By Arun Kejriwal
The current financial year 2022-23 has seen the banking sector produce some unexpected results. The recapitalisation of many PSU banks has seen them returning to profitability and performing exceedingly well. This has led to the markets rewarding their performance and their market capitalisation rising significantly. The PSU or public sector pack has fared significantly better than the private banks.
Looking at the table in the article one can see that the benchmark indices saw a small decline in the first quarter of 22-23 with BSESENSEX losing 9.48 per cent and NIFTY down 9.65 per cent against BANK NIFTY losing less at 8.11 per cent. In the second quarter of 22-23, BANK NIFTY gained 15.58 per cent against BSESENSEX gaining 8.31 per cent and NIFTY gaining 8.33 per cent. Since October 1 in the 45-day period, the BSESENSEX gained 7.38 per cent while NIFTY gained 7.10 per cent. Against this, the Bank NIFTY gained 9.85 per cent. Clearly the BANK NIFTY has outperformed the benchmark indices in each of the three periods.
For the period April 1 till November 18, the BSESENSEX gained 5.28 per cent with NIFTY gaining 4.83 per cent. BANK NIFTY gained a staggering 16.67 per cent.
Let us look at some of the leaders and the laggards in the banking pack. The top performer was Karur Vysya Bank which gained 121.27 per cent in the period April to November with the share price moving from Rs 46.30 to Rs 102.45. This was followed by Union Bank of India which rose from Rs 38.75 to Rs 73.85, a gain of 90.58 per cent. The third in the ranking was Indian Bank which gained 78.35 per cent, rising from Rs 153.80 to Rs 274.30.
The laggards were led by newly listed bank Tamilnad Mercantile Bank Limited which gained 6.72 per cent from its price of Rs 478.50 to close at Rs 510.50. If one were to look at the issue price, shares were issued at Rs 510, which effectively means that the share gained Rs 0.50 since listing which happened on September 15.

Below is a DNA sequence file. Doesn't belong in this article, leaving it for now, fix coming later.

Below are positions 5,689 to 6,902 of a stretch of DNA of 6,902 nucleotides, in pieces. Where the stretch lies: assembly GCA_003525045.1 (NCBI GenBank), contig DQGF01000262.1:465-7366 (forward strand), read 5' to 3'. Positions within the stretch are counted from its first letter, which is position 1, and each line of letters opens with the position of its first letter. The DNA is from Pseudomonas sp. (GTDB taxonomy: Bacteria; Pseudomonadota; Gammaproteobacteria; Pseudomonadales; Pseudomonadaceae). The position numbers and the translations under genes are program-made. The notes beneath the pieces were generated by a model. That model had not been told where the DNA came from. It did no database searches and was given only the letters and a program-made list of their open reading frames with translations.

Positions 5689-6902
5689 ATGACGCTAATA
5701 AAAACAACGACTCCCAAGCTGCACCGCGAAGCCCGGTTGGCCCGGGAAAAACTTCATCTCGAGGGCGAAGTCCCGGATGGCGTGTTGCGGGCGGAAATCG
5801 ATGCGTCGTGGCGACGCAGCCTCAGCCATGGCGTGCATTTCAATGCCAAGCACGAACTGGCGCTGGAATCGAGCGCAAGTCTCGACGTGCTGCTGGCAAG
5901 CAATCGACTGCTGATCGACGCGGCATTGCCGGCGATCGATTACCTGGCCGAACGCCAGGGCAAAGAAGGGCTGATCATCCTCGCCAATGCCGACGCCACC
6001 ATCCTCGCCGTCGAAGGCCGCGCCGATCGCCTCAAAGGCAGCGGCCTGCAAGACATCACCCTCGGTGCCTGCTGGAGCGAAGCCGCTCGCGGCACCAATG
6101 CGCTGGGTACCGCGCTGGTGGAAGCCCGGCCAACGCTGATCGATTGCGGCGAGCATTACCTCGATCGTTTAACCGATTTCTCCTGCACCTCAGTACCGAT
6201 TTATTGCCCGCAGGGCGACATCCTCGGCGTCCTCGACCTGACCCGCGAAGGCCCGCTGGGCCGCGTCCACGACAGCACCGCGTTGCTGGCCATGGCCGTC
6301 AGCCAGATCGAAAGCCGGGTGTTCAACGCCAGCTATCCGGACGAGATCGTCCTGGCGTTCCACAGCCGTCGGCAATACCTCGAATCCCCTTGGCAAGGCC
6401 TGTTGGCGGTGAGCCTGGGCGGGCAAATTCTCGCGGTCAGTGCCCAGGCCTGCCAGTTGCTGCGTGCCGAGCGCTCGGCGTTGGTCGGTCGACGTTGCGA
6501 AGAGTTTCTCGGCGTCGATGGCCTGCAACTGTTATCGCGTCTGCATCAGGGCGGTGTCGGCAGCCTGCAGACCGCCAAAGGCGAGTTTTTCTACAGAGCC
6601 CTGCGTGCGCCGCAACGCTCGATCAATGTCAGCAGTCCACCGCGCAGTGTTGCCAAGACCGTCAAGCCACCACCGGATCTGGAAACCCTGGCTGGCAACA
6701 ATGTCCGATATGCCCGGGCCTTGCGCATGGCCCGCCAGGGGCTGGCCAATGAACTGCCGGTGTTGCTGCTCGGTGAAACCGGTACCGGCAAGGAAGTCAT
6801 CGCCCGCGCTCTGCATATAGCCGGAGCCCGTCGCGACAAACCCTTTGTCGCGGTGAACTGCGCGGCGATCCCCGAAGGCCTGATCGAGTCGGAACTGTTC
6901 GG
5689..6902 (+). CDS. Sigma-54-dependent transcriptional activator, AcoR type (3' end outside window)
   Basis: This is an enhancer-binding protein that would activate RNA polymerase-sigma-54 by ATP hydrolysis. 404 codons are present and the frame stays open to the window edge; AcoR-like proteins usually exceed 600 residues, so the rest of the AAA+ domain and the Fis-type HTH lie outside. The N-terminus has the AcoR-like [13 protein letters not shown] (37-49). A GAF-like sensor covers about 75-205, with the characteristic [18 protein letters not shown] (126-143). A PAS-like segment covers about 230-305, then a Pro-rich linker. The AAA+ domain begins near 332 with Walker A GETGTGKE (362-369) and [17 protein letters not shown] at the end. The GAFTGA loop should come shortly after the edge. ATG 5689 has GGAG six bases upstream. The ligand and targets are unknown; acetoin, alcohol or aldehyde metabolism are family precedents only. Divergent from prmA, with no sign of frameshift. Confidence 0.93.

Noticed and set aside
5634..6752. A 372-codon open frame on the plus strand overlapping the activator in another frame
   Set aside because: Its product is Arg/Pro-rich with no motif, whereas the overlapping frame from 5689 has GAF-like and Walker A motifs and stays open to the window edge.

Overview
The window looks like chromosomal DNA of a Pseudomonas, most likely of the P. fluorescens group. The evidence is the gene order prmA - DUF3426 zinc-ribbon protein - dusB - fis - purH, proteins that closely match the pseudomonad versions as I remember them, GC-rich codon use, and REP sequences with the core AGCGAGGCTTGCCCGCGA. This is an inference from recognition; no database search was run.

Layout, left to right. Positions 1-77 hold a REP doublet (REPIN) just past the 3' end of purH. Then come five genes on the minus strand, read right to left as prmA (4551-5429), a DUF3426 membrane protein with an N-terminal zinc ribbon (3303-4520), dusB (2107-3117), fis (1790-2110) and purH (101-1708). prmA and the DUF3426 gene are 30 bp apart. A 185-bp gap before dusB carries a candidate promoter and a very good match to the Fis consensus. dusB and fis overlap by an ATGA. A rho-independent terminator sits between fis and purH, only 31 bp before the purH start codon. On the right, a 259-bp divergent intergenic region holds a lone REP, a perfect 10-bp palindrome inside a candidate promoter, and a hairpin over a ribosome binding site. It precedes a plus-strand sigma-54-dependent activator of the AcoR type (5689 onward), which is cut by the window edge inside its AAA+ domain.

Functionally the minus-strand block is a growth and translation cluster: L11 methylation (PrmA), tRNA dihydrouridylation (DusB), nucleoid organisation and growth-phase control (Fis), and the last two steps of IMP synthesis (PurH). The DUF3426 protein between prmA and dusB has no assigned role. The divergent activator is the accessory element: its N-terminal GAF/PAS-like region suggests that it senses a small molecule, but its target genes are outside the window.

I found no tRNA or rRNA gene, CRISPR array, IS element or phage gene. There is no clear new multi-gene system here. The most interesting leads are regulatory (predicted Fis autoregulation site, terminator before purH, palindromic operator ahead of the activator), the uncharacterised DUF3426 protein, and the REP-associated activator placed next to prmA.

This was followed by HDFC Bank gaining 9.80 per cent, RBL 10.76 per cent and Kotak Mahindra Bank 11.62 per cent.
If one were to look at the total performance, one bank gained more than 100 per cent, 2 banks gained between 75-100 per cent, 2 banks gained between 50 and 75 per cent, seven banks gained between 25 and 50 per cent, seven banks gained between 10-25 per cent and 2 banks gained less than 10 per cent.
The top gainer Karur Vysya Bank has increased its profitability significantly and the share trades at a PE of slightly higher than double digit and a P/B of just about 1.08. The second performer Union Bank saw a spurt in profits. The share is trading at a PE which is still in single digits at around 8.51 and the P/B of 0.68 times.
Compare this with a HDFC Bank which has a PE multiple of 22.36 and the P/B of 3.54. Similarly, Kotak Bank trades at a PE multiple of 40 times and a P/B of 5.05 times.
Looking at the data from the table it is very clear that the PSU banks have stolen the show and have done very well. The restructuring and capitalisation by the government has helped in putting these banks back on track. As the country continues to grow with the economy back on track, expect these banks to continue to perform.